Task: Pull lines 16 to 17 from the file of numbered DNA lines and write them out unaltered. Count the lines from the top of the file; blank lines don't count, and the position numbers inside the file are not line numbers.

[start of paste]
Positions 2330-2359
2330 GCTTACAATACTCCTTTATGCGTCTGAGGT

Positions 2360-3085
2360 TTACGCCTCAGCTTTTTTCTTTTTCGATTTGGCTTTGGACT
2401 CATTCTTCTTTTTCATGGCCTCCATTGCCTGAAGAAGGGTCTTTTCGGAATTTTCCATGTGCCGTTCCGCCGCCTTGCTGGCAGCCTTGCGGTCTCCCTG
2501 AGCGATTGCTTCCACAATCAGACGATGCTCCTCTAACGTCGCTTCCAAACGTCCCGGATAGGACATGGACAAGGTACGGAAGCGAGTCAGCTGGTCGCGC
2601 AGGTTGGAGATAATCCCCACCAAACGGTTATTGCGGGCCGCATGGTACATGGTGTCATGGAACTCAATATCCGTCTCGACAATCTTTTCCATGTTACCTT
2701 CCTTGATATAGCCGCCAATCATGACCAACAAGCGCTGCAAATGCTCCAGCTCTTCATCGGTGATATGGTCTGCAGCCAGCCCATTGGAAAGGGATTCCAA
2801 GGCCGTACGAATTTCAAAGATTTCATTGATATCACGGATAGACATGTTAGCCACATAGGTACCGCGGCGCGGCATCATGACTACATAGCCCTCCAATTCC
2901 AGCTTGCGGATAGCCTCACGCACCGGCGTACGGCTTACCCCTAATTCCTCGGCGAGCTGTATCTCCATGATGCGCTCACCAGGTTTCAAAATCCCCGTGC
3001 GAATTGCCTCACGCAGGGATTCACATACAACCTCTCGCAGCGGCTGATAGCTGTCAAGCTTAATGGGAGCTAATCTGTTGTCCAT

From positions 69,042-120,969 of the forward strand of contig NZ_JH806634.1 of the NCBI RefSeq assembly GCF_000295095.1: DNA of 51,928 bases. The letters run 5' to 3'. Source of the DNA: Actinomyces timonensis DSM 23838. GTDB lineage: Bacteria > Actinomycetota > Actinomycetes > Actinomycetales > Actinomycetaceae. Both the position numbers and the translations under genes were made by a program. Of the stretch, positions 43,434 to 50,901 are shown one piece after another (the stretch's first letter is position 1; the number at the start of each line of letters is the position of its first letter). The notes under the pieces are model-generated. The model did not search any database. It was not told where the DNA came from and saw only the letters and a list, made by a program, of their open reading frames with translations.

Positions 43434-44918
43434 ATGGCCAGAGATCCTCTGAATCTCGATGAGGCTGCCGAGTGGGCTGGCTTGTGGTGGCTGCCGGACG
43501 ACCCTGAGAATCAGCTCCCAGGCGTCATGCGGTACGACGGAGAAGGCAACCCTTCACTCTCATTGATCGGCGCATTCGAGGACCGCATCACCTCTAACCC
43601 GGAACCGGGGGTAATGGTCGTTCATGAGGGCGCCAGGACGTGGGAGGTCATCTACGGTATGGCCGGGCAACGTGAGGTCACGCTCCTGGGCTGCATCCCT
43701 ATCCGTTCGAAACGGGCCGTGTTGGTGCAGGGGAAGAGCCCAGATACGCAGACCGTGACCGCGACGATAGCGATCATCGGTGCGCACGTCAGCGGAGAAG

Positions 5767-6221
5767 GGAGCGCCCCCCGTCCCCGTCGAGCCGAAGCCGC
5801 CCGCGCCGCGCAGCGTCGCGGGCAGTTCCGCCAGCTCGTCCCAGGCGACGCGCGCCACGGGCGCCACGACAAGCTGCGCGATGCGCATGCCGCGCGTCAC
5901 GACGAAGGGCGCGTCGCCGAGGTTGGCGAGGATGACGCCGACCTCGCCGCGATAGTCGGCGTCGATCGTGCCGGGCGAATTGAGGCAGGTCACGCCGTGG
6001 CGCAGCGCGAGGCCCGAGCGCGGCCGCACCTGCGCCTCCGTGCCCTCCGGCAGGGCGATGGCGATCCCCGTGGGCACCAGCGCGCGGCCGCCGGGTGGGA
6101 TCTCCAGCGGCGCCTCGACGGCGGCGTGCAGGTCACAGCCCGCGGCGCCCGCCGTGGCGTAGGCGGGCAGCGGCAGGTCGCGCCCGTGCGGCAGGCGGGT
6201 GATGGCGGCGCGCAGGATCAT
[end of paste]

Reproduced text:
43601 GGAACCGGGGGTAATGGTCGTTCATGAGGGCGCCAGGACGTGGGAGGTCATCTACGGTATGGCCGGGCAACGTGAGGTCACGCTCCTGGGCTGCATCCCT
43701 ATCCGTTCGAAACGGGCCGTGTTGGTGCAGGGGAAGAGCCCAGATACGCAGACCGTGACCGCGACGATAGCGATCATCGGTGCGCACGTCAGCGGAGAAG